Friday, March 2, 2012

Wounded Warrior

Those of you who have been following my Facebook posts over the last several weeks know that I was wounded in the battle called Chicago Winter - I slipped on ice, fell, and broke my right wrist. My write/right wrist and lower arm are currently ensconced in their fourth cast/splint. But things are improving - this particular cast is plastic, removable, and allows for occupational therapy to start immediately. All this means I should be as good as new . . . sometime.

Since I'm also working on a middle school project about the Bataan Death March and Cabanatuan prisoner of war camp, I cannot help but compare my medical incident and accompanying care with what must have been 100s of like and worse wounds and breaks than I suffered. These men would not have had the advantages of a taxi to the ER, or in many cases, even a doctor. They were forced to march 80 miles and were executed if they faltered.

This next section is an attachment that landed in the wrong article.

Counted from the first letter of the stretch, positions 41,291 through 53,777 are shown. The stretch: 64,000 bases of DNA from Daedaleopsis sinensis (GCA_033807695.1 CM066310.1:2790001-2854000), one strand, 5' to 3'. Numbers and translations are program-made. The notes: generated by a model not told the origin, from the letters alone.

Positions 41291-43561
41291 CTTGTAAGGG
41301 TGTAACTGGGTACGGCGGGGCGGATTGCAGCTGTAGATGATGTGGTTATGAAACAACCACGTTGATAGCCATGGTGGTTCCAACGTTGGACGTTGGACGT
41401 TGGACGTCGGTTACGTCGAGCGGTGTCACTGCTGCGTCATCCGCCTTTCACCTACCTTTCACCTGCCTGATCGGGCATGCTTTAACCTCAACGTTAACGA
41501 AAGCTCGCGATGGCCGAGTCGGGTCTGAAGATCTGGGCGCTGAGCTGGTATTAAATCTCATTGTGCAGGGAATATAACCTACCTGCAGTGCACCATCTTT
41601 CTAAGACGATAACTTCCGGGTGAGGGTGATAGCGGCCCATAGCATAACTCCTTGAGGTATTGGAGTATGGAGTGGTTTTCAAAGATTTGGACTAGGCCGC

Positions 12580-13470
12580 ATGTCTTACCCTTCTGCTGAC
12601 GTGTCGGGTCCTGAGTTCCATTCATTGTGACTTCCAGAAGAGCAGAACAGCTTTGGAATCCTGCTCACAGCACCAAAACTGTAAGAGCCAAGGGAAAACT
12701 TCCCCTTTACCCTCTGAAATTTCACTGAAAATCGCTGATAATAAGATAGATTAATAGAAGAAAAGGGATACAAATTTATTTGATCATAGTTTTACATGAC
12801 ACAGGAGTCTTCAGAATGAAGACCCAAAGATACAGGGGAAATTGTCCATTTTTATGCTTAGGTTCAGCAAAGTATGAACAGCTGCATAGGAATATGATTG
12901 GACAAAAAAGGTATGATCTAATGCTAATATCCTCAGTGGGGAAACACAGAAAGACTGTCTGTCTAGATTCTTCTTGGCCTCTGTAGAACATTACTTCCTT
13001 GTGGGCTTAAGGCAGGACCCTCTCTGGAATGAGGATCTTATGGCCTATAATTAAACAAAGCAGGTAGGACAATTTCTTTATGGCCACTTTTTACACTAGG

Photo Credit: National Museum of the Air Force

I know the disfigurement of my wrist post-break; I had 7 hours in the ER to stare at it before it was set and splinted. I also know that while I had pain (I'd say 500 out of 10), I was given pain medication to ease my torment. I would venture to say that any wounded soldier on Bataan fortunate to only have an arm fracture kept his mouth shut and his feet moving lest he be deemed too damaged to continue and summarily killed. I suspect that men with broken legs or backs kept themselves as upright as possible in order to take even one more step.

I write this entry to put my wrist into perspective, to put a lot of my life into perspective. I often fear that I take for granted the simple and expedient ways to "fix" my life, to make myself more comfortable. Perhaps I can recall this post the next time I complain about being out of Motrin, or having to walk to the bus in the rain, or yes, even the battle I call winter.

No comments:

Post a Comment